We have the Romans to thank for York. Eboracum, they called it after establishing the colonia, later morphing into Jorvik when the Vikings took over and finally, York. This is the city where Constantine the Great was proclaimed Emperor, Richard II wanted to relocate the English capital, Guy Fawkes was born, the Parliamentarians routed the Royalists in one of the great sieges of the Civil War, Rowntree’s and Terry’s Confectioners were founded (Terry’s makes the chocolate orange with the slogan “Don’t tap it, WHACK it!) and just about every pub is haunted with a ghost that is looking for someone or something (or, in one case, is fond of throwing tools at the bar staff when they go to change the barrels!) Our last visit to York was nine years ago. We were so enchanted with this walled city and its people that we had to make it part of The Tour and stay for a few weeks, giving ourselves an opportunity to explore every snickelway, ginnel and alley in this ancient place along the rivers Ouse and Foss in North Yorkshire.
The Little Church Around the Corner. The fulcrum of York is at its Minster, the gorgeous Gothic cathedral situated at the highest point of the city. The Minster was built upon existing Norman foundation of a church which was in turn built upon the original Roman basilica. We were able to see the foundation stones of the basilica and a mosaic that hung on the wall of the structure as well walk down the original Roman road that traveled alongside of it. Incredible. Equally incredible were the views from the top of the central tower.
Only 275 steps up a winding narrow staircase festooned with graffiti from the ages and the city was ours.
The Minster is only one of several still-existing churches from medieval times. Of the forty-five parish churches, twenty survive, twelve of which are used regularly for services. Two of my favorites are Holy Trinity, Goodramgate, a lovely little church off a busy street that still contains 17th century box pews, and St. Denys, Walmgate, a church dedicated to the patron saint of France (don’t ask me why). St. Denys is notable not just because of its unusual configuration and wide nave, but also for its deacon’s love of the show “Sex and the City.”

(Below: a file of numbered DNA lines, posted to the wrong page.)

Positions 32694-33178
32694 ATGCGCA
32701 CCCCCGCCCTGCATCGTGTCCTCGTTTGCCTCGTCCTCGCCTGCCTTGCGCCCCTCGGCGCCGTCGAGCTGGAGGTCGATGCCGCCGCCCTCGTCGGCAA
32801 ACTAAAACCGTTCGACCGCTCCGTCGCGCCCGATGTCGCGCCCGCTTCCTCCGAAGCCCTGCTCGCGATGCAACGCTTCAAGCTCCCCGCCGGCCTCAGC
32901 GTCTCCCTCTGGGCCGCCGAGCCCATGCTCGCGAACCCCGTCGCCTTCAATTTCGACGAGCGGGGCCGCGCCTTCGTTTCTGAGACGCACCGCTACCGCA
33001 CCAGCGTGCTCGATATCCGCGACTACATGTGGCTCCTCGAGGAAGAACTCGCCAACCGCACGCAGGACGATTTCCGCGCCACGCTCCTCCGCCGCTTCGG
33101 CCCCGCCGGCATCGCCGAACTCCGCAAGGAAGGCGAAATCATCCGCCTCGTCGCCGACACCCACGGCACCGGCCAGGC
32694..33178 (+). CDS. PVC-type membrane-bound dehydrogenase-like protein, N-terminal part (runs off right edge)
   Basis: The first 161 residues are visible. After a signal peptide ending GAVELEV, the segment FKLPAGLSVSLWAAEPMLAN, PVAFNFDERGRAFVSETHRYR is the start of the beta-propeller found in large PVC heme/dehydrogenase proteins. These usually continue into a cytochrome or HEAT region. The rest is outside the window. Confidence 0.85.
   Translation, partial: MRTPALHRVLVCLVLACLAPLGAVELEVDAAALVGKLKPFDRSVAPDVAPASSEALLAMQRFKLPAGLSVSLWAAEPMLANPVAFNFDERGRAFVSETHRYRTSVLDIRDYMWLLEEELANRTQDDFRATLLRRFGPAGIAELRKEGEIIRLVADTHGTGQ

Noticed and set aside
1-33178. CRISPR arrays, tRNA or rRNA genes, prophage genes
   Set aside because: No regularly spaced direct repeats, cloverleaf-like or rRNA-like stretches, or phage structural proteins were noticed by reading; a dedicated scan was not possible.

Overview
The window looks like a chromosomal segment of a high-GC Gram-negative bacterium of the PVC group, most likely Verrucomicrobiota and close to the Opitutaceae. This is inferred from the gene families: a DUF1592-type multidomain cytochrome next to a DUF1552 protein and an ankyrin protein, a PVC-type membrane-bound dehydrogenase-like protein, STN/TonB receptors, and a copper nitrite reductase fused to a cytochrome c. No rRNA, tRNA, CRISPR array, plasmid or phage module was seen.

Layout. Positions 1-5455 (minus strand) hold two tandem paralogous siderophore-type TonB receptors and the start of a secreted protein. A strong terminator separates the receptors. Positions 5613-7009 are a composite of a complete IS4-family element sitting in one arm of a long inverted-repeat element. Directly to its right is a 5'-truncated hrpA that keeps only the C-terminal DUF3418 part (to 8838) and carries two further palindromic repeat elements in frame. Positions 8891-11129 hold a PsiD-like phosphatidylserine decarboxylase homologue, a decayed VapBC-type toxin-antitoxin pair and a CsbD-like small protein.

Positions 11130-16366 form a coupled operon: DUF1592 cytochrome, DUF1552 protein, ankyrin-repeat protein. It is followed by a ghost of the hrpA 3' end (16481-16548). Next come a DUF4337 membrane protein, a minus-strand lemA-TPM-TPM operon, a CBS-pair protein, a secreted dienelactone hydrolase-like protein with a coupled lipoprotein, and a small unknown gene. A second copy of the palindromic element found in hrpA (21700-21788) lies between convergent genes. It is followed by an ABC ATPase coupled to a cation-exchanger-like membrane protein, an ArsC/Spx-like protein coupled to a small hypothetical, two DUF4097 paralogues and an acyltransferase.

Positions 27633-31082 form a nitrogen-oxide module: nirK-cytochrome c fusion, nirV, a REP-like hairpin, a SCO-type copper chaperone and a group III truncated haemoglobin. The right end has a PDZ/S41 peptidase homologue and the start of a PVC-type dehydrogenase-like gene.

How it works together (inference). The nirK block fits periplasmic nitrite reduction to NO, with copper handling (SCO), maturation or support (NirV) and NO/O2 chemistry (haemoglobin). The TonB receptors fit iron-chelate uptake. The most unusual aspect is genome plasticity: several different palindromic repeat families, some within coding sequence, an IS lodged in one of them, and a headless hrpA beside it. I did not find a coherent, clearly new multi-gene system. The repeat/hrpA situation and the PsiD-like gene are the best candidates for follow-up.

This kindly older gentleman talked non-stop about how much he loved the fabulous foursome as soon as he found out we were from New York and attempted to equate Carrie, Miranda, Charlotte and Samantha’s chats over coffee in Manhattan with going to church in York. I tried to follow his logic, that extricating oneself from the workaday to commune with others is cathartic and uplifting, but I could only think of the gals’ bawdy talk as St. Denys looked down from the stained glass upon me.
Everyone has to believe in something – I believe I’ll have another drink. I have not had a better pint of ale in England than in York. Is it the hops they use? Or the malt? Or simply the water? Whatever the elusive secret ingredient the traditional ales produced here are alive and delicious. The Yorkies are famous for their friendliness, good cheer and chattiness (refer back to the deacon!) and what better way to commune with our fellow human beings than over a pint of good Yorkshire ale. We have made many new friends this way, from the wannabe-Chicagoan bartender (he loves Goose Island) at The House of Trembling Madness, the Geordie bartender with the unbelievably hilarious stories, many to do with bungee jumping or sky diving while piss-drunk, at the York Brewery bar and the postal worker, who likes to have a few before working the graveyard shift at the Royal Mail (he bought us a round.)
Current ale favorites are the Willamette (dammit!) and the Pride of York, both from York Brewery. We stalked the brewery bar until they put the Willamette back on. The barrel experienced a nasty fall off a still and needed 24 hours to settle. The bartenders promised it would return the following day, and they came through. They knew what was good for them! A plus for drinking these ales is that they are much lower in alcohol than the craft beer we used to drink in New York. So we can easily have a few during an afternoon session. Or nine.
Now is the spring of our content. York in the springtime is a delight. Apart from a brief rain shower and an briefer thunderstorm, the weather has been extraordinary. Our walks along the River Ouse are punctuated by visits from baby geese waddling along the path and dogs trotting alongside their masters.
I don’t think I have seen happier dogs than in this city; they seemed to be as gladdened by their surroundings as we are. Dogs, geese and humans gravitate toward water, and the Ouse is no exception. Our flat on King Street is around the corner from the King’s Arms, a pub famous for flooding when the river overflows and also for its outdoor seating along it. Inside the pub is a plaque that marks that level to which the water rose during each inundation. We have yet to experience this, thankfully, so all we can do is imagine it as we sip our pints on the picnic tables outside overlooking the staith.